Outcome 1. A file is only accessible by others if the surrounding folder is readable. Can you figure out how to do this? 2. When you've made the file `unreadable' by yourself, you can still ls it, but not

cat it: that will give a `permission denied' message.

Make a file com with the following contents:


echo "Hello world!"

This is a legitimate shell script. What happens when you type

./com ? Can you make the script executable?

In the three permission categories it is clear who `you' and `others' refer to. How about `group'? We'll go into that in section \ref{sec:users}.

Remark There are more obscure permissions. For instance the \indexterm{setuid} bit declares that the program should run with the permissions of the creator, rather than the user executing it. This is useful for system utilities such passwd or mkdir , which alter the password file and the directory structure, for which \indextermbus{root}{privileges} are needed. Thanks to the setuid bit, a user can run these programs, which are then so designed that a user can only make changes to their own password entry, and their own directories, respectively. The setuid bit is set with \indextermunix{chmod}: chmod 4ugo file .

22.1.4 Wildcards

crumb trail: > unix > Files and such > Wildcards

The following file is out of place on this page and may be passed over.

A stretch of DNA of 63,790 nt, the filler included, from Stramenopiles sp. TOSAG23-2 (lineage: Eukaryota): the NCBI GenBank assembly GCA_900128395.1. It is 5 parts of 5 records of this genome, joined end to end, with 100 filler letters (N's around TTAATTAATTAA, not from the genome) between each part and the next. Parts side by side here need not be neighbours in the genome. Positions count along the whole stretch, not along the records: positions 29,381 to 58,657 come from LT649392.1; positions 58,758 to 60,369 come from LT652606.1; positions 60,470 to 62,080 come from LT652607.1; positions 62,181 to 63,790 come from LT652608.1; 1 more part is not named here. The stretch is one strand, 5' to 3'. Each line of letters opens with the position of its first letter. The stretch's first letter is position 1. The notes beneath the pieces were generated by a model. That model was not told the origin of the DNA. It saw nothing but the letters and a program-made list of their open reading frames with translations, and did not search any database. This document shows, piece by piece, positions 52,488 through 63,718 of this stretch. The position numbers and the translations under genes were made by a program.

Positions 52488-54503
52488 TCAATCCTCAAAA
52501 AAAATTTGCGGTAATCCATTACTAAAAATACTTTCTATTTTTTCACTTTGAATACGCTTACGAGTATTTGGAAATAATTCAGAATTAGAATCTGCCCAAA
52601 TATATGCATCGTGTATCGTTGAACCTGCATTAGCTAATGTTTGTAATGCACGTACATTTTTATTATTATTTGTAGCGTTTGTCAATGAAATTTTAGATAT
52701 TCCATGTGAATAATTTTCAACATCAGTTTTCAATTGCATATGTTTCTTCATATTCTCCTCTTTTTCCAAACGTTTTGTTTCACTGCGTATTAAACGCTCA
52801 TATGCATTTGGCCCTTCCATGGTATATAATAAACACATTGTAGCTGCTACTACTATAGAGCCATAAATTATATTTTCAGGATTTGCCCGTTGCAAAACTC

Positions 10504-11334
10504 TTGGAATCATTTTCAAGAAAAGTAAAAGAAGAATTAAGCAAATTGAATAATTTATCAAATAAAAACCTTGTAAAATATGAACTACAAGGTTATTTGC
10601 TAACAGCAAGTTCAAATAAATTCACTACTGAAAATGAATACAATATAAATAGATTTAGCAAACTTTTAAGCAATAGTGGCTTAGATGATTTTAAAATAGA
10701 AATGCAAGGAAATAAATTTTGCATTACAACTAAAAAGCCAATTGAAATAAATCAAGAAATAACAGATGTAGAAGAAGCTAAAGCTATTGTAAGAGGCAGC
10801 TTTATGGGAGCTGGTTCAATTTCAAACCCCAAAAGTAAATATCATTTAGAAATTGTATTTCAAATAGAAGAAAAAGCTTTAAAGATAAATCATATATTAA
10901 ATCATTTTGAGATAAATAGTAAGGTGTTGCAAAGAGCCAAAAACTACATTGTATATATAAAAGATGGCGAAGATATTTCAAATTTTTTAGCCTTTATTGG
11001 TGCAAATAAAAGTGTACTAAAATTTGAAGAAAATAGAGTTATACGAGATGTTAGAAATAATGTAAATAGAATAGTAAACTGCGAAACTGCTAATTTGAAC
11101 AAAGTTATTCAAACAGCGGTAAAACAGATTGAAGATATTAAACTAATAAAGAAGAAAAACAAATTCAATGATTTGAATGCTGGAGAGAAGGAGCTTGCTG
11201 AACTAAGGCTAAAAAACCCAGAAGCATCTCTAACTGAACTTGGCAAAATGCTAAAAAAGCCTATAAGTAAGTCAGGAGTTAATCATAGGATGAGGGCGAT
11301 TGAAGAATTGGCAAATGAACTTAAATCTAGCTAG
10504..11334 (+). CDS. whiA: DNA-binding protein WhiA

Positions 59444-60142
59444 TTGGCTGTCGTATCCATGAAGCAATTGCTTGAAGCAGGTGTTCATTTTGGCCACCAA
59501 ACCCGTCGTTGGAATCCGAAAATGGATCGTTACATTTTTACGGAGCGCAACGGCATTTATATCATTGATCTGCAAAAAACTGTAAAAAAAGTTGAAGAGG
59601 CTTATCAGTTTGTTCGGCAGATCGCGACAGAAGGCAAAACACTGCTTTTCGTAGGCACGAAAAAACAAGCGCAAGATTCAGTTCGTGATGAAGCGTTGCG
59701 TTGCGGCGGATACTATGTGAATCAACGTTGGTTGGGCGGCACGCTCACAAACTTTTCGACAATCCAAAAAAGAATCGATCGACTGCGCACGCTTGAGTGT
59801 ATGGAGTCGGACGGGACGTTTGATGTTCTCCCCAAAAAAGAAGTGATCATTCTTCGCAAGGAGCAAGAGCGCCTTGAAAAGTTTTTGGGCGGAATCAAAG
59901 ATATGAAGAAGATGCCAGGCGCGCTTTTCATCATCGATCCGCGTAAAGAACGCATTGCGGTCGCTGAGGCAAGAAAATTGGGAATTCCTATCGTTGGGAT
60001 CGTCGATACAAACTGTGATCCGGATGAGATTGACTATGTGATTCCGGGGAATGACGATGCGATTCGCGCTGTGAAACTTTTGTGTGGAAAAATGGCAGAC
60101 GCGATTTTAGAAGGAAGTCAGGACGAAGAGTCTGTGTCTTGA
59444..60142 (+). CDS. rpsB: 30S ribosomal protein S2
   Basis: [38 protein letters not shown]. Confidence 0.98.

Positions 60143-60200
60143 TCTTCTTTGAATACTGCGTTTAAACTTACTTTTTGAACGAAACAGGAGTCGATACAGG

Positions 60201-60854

(label: sec:shell-wildcard)

You already saw that ls filename gives you information about that one file, and ls gives you all files in the current directory. To see files with certain conditions on their names, the wildcard mechanism exists. The following wildcards exist:

\[ \begin{array}{cccccc} \toprule * any number of characters
? any character.
\bottomrule \end{array} \]


%% ls

s       sk      ski     skiing  skill

%% ls ski*

ski     skiing  skill

The second option lists all files whose name start with

ski , followed by any number of other characters'; below you will see that in different contexts ski* means ` sk followed by any number of i characters'. Confusing, but that's the way it is.

22.2 Text searching and regular expressions

crumb trail: > unix > Text searching and regular expressions

(label: sec:regexp)

Purpose In this section you will learn how to search for text in files.

For this section you need at least one file that contains some amount of text. You can for instance get random text from

http://www.lipsum.com/feed/html .